But I don’t think many of us are that wise. We are too busy seeing what we want to see.

  5. RevBobMIB

    RevBobMIB said, almost 3 years ago

    I’m self-employed with a twist; I have a full-time contract with one company. Thus, I don’t get benefits because I’m technically not an employee…so I’m on the individual market. If my current policy hadn’t been grandfathered in (I was on it before the ACA passed), I’m pretty sure it wouldn’t qualify as meeting the minimum ACA standards. I have yet to hear anything from my current insurer about my new rate – which will apply for November and December, no matter what.
    With that said, I’ve looked at the plans available through the exchange, and I’d really have to work to find a plan that’s MORE expensive than what I’m currently paying. I’ve even found some Platinum plans that are cheaper than my current “junk insurance.” Granted, I’m looking at generic info instead of My Specific Prices, because I’m still waiting for them to verify my identity so I can complete that process…so there is that to keep in mind. However, I don’t expect the specific prices to change much, aside from the possibility of subsidies. (I make under $35K/year.)
    I’m looking forward to having decent insurance. Yes, I’ll be paying more than the $100/month that gets thrown around a lot…but I’m already used to paying three times that much anyway. Paying the same amount for far better coverage is a GREAT deal.

  6. Christopher Shea

    Christopher Shea said, almost 3 years ago

    “Outrage at a failed mandate that you can’t sign up for?”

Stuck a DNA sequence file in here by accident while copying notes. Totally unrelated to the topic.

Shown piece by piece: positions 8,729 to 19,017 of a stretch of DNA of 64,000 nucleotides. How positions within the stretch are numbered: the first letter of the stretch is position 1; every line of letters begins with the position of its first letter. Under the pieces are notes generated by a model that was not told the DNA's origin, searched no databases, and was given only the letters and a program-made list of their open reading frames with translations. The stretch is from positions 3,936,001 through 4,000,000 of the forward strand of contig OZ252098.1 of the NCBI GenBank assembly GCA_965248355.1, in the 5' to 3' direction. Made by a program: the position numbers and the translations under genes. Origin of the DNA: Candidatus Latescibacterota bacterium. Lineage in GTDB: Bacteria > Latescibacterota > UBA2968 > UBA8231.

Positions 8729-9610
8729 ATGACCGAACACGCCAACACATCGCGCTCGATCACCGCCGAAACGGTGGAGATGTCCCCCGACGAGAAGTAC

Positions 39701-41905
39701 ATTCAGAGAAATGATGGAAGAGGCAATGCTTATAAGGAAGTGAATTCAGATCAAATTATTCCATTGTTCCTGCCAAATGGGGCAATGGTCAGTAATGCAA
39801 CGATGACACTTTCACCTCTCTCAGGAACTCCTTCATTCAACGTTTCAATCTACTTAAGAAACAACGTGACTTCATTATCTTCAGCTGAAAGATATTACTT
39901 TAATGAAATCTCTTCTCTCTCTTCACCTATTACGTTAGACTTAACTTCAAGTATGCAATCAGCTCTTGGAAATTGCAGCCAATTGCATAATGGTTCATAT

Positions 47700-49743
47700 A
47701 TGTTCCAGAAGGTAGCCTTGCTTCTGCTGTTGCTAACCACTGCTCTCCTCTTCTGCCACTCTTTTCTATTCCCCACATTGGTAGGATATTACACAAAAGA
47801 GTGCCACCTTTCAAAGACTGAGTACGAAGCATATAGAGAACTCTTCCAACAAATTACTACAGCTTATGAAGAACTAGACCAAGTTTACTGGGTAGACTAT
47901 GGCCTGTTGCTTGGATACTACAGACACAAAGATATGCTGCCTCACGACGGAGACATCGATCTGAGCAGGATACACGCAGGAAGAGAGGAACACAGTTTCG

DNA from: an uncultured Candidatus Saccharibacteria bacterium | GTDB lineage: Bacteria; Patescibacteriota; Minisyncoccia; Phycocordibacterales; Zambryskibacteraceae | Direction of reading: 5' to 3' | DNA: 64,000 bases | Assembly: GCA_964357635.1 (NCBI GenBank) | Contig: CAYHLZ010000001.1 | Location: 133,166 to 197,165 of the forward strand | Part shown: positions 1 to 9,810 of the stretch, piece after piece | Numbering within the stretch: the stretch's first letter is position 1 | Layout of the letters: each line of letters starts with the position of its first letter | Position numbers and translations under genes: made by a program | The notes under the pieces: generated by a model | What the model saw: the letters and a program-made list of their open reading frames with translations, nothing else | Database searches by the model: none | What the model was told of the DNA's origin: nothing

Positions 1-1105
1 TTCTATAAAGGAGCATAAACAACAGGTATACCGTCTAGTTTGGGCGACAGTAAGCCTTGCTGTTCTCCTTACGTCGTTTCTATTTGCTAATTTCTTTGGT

Is that anything like “The food is awful, and the portions are too small”?

  7. echoraven

    echoraven said, almost 3 years ago

    …on the other side a Donkey drinking “special” Kool Aid.

  8. The Wolf In Your Midst

    The Wolf In Your Midst said, almost 3 years ago

    The real outrage is that they didn’t get that “generation of Republican rule” they were promised.

  9. Doughfoot

    Doughfoot said, almost 3 years ago

    Didn’t read RevBob did you? Or you didn’t read what I wrote. Some ARE grandfathered. Not all. And you didn’t pay much attention in math class, as nothing can be more than 100% false.

  10. Doughfoot

    Doughfoot said, almost 3 years ago

    You know, I really am astounded at the outrage over the so-called mandate.

    You will pay more income tax if you don’t have any mortgage interest to deduct. This encourages people to buy homes rather than rent. Sometimes a LOT more income tax. Does that mean you are being FORCED to get a mortgage? You’ll pay a penalty if you don’t! And there is not even a provision of rent subsidies if you still can’t afford to buy. So if the ACA mandate is an outrage and unjust, then the mortgage interest deduction is an even greater outrage as it benefits the “haves” who buy much more than it benefits the “have nots” who rent.